Recognizing out-of-state same-sex marriages for
purposes of public employee health insurance coverage and other benefits ruled
Godfrey v Spano, 2009 NY Slip Op 08474, Decided on November 19, 2009, Court of Appeals [Decided with Lewis v New York State Department of Civil Service]
Plaintiffs in this action are taxpayers challenging directives recognizing out-of-state same-sex marriages for purposes of public employee health insurance coverage and other benefits.* The Court of Appeals held that that plaintiffs' actions were properly dismissed by the courts below.
Many residents of New York State in a same-gender relationship have traveled to Massachusetts, Connecticut, Iowa and Vermont, jurisdictions permitting same-gender marriage, for the purpose of marrying.
In response to this development, several state and county officials issued general directives relating to the recognition of those out-of-state same-sex marriages.
This appeal involved challenges to the lawfulness of two such directives: a Policy Memorandum, Employee Benefits Division Policy Memorandum issued by the Commissioner of the New York State Department of Civil Service, which became effective May 1, 2007* and an Executive Order issued by the County Executive of the County of Westchester, Westchester County Executive Order No. 3 of 2006.**
However, the Court of Appeals commented with respect to the action brought by Godfrey that it did adopt the Second Department's rationale for affirmance of the Supreme Court’s ruling, i.e., the Executive Order did not purport to change the law, because it included language directing recognition of same-sex couples "to the maximum extent allowed by law."
The high court said that it found such language ambiguous, and it said it “would not encourage executive officials to try to insulate their orders from judicial review by this means.” Instead the Court of Appeals sustained the result “because the Godfrey plaintiffs have failed to allege an unlawful expenditure of taxpayer funds, they have not stated a cognizable claim under General Municipal Law §51.”
As to the Lewis plaintiffs, the Court of Appeals noted that the only surviving causes of action were based on State Finance Law §123-b and the separation of powers doctrine.
As to Finance Law § 123-b, the court said although a taxpayer may bring suit under this statute to prevent the unlawful expenditure of state funds "whether or not such person is or may be affected or specially aggrieved" (State Finance Law §123-b ), there must be some specific threat of an imminent expenditure. In this instance the Court of Appeals ruled that “The State Finance Law claim of the Lewis plaintiffs fails to state a cause of action for the same reason that the General Municipal Law § 51 claim of the Godfrey plaintiffs fails.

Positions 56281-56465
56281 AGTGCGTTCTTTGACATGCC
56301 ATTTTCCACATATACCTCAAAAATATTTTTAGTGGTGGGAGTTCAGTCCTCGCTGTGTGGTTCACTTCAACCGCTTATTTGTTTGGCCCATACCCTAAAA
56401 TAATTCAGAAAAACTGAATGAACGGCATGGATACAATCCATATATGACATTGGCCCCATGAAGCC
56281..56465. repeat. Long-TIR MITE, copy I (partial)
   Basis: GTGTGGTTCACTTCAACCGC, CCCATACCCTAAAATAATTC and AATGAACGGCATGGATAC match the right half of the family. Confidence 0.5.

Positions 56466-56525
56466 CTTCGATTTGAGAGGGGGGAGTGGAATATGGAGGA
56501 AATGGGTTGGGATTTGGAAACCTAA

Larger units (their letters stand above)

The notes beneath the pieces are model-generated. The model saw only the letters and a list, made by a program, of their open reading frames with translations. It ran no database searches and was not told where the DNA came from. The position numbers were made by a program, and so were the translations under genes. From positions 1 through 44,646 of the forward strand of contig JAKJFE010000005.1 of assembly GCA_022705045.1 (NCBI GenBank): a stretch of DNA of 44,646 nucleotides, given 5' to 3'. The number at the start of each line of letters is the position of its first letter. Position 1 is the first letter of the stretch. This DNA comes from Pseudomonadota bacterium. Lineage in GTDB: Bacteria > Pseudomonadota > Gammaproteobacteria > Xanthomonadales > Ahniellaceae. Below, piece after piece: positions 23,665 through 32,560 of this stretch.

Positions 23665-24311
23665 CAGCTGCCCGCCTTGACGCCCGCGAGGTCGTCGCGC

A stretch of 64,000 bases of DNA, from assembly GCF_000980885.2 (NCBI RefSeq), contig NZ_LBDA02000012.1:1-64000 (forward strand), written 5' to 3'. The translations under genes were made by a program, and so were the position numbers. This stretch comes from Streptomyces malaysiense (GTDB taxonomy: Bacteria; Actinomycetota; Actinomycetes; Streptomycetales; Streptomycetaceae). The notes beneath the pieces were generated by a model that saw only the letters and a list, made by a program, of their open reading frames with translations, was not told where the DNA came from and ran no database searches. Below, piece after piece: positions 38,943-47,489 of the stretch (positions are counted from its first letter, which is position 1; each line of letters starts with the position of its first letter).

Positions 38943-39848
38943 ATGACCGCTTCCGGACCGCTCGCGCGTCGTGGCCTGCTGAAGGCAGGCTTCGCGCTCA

Addressing the Lewis plaintiffs' action based on the separation of powers doctrine, essentially the complaint alleges that the Department of Civil Service acted "inconsistently with the Legislature's pronouncements on spousal benefits" and was thus in violation of Civil Service Law §164. In the words of the Court of Appeals: “The statute itself refutes plaintiffs' claim.”
Civil Service Law §161(1) provides that the President of the Civil Service Commission is "authorized and directed to establish a health insurance plan for state officers and employees and their dependents and officers" and provides that every state employee "shall be entitled to have his spouse and dependent children, as defined by the regulations of the president, included in the coverage upon agreeing to pay his contribution, if any, to the cost of such coverage for such dependents" (emphasis in the original).
Accordingly, said the court, the statute thus expressly gives the President of the Civil Service Commission the authority to define "spouse."
Moreover, said the court, the statute does not restrict the President's provision of health insurance to spouses and dependent children. The language is of entitlement, not restriction.
The Court of Appeals concluded by stating that "in each case the order of the Appellate Division should be affirmed with costs."
* The decision notes that “The Memorandum explained that the State had provided eligibility for employee benefits, including New York State Health Insurance Program benefits, to the domestic partners of State employees, including same-sex partners, since the mid-1990s. The coverage, while mandatory for the State, as an employer, itself, providing such coverage was discretionary for Participating Agencies (PAs) and Participating Employers (PEs).”
** The New York State Employees’ Retirement System recognized “same-sex marriages” for retirement benefit purposes if the union was performed in a jurisdiction where performing a same-sex marriage was lawful. It successfully defended a lawsuit challenging that policy [Godfrey v DiNapoli, 22 Misc.3d 249]. In the Godfrey case the jurisdiction was Canada.
The decision is posted on the Internet at: